Outbreak of the war
End of the war

"Two branches of one nation" – Czechoslovakism as a political programme

The definition of the Czechoslav nation usual in the Habsburg empire covered the speakers of Slavic dialects in Bohemia, Moravia and Upper Hungary. These were regarded as a single entity, as was also apparent in the official lists of linguistic circumstances, where Czech and Slovak were mostly recorded together.

Czechs and Slovaks are two linguistically very closely related Slav peoples in central Europe. At the time of the national renaissance, the similarity of the languages suggested an original ethnic unity that had pursued different directions over the course of history. The Slavs of Bohemia and Moravia had fallen under German influence, while the area settled by the Slovaks fell under Magyar rule as an integral part of Hungary.

Differently strong national identities developed in the three regions. Bohemia was the centre of Czech nation-forming, and the Bohemian version of Czech became the standard for the modern written language. The Moravian versions of Czech were given the status of dialects. While the Moravian Czechs allowed themselves to be included in the Bohemian-Czech nation-forming process – not least due to the to their constitutionally equal position, since both lands were part of the Austrian hereditary lands – the Slovaks followed a path of their own.

Unlike the Czechs, the Slovaks did not develop a written language in the late Middle Ages and the early Modern period. The mostly Protestant intelligentsia had therefore to use 16th century Czech translations of the Bible as the language of the church. This Slovakicised "Bible Czech" then also served the Slovaks as a written language in the absence of a codified standard Slovak. For this reason, a certain cultural proximity to Czech developed, although the spoken versions of Slovak in the 19th century were already far removed from the modern written Czech developing at the time.

Around 1800, when the concept of the modern Czech nation was being developed, the Slovaks, from the Prague point of view, were regarded as a part of the "Czechoslav" nation. There was the theory of the two branches of one nation. The ideal of unity, which in the early period of nation-forming was strongly embedded in both peoples, was however later shaken by the different problems arising in the emancipation process.

After 1848, the main accent of the Czech political programme was on resisting Greater-German tendencies and securing national autonomy within the empire. The Slovak national movement, for its part, focused its activities entirely on resisting the Hungarian government's Magyarisation policy.

An independent awareness amongst the Slovaks was only articulated around the middle of the 19th century, after Ľudovít Štúr (1815–1856) had developed a genuine Slovak written language on the basis of central Slovak dialects. This was followed by an emancipation of the Slovaks from the cultural hegemony claimed by the Czechs. The awareness of a common Czechoslovak nation was admittedly never abandoned entirely, but increasingly lost political significance.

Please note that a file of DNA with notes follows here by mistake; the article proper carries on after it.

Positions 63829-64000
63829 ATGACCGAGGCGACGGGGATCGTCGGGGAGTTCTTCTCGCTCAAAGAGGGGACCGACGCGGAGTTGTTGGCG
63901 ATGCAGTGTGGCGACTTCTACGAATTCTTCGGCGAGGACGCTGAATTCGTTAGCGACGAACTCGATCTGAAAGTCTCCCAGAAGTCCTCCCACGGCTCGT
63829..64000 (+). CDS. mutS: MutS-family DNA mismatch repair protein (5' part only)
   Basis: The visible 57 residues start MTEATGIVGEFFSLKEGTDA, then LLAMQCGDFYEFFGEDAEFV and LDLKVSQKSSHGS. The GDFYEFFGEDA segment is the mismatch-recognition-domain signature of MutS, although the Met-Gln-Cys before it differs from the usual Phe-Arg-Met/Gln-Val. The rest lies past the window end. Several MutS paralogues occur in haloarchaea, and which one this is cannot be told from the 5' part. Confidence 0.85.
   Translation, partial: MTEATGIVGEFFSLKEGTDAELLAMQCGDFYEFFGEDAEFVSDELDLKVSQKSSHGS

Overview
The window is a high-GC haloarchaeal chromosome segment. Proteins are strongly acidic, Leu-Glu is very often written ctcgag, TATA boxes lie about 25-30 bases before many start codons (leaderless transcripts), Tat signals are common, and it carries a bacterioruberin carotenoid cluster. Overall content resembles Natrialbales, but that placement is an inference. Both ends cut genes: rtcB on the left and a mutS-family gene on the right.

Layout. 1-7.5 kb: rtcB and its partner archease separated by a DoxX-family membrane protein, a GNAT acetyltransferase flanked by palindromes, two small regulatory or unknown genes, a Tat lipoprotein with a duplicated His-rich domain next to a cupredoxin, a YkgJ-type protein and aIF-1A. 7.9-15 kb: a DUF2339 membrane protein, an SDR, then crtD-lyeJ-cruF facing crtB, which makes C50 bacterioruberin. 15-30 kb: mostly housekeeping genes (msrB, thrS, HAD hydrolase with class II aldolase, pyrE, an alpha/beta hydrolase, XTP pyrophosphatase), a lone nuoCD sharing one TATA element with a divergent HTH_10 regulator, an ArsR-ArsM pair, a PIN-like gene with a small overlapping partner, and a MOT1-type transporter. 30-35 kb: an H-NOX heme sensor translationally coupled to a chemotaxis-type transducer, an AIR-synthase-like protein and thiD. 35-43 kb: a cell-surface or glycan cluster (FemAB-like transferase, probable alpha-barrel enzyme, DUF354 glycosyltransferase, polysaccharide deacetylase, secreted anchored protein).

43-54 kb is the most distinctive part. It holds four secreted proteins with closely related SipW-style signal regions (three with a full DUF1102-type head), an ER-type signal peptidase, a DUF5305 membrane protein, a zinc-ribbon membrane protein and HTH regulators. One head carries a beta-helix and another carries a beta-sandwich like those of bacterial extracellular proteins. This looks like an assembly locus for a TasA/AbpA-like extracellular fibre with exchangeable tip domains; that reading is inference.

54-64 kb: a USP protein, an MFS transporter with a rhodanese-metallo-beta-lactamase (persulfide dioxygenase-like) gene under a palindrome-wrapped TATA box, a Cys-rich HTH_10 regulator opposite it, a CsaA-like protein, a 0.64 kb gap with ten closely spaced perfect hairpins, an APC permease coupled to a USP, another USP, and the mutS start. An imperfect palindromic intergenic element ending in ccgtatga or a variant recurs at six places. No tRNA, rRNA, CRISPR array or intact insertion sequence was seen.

The most important programmatic document of Czechoslovakism was The New Europe written in 1918 by Tomáš G Masaryk, which, under the influence of US President Wilson's doctrine of self-determination of the people's, proposed a democratic Czechoslovakia as the future home of the Czechs and Slovaks.

The implementation of this project came almost by surprise and, from the point of the Slovaks, was imposed by external circumstances. The Slovak point of view was only included at a late stage when finally, in the Pittsburgh Manifesto of the summer of 1918, the autonomy of Slovakia within the new Republic was guaranteed.

The young Czechoslovak Republic faced huge problems in the implementation of this principle. Huge differences were encountered, in terms of both cultural and social development. The Czechs were greater in number and economically further developed, and saw themselves as "national development aid workers" in Slovakia. The Slovaks for their part saw themselves controlled by the Czech "big brother". The extent of the federalism between Czechs and Slovaks remained a basic issue in the development of Czechoslovakia. Czechoslovakism was finally and definitively abandoned with the separation of the two nations in 1992.

Translation: David Wright


Hoensch, Jörg K.: Geschichte Böhmens. Von der slavischen Landnahme bis ins 20. Jahrhundert, München 1987

Kořalka, Jiří: Tschechen im Habsburgerreich und in Europa 1815 bis 1914. Sozialgeschichtliche Zusammenhänge der neuzeitlichen Nationsbildung und der Nationalitätenfrage in den böhmischen Ländern (Schriftenreihe des Österreichischen Ost- und Südosteuropa-Instituts 18), Wien 1991

Křen, Jan: Dvě století střední Evropy [Zwei Jahrhunderte Mitteleuropas], Praha 2005

Moritsch, Andreas (Hrsg.): Der Austroslavismus. Ein verfrühtes Konzept zur politischen Neugestaltung Mitteleuropas [Schriftenreihe des Internationalen Zentrums für Europäische Nationalismus- und Minderheitenforschung 1], Wien 1996 

Contents related to this chapter


  • Aspect

    “Viribus unitis” or prison of nations?

    The multi-ethnic Austria-Hungary formed a relatively stable environment for the co-existence of the many ethnic communities. The much-vaunted “unity in diversity” was in fact overshadowed by numerous inequalities. This was illustrated above all in the differing weight of the various language groups involved in political and economic rule. These inequalities were increasingly challenged by the disadvantaged nationalities. As a result, the nationality issue dominated political affairs, leading to destabilisation of the Monarchy.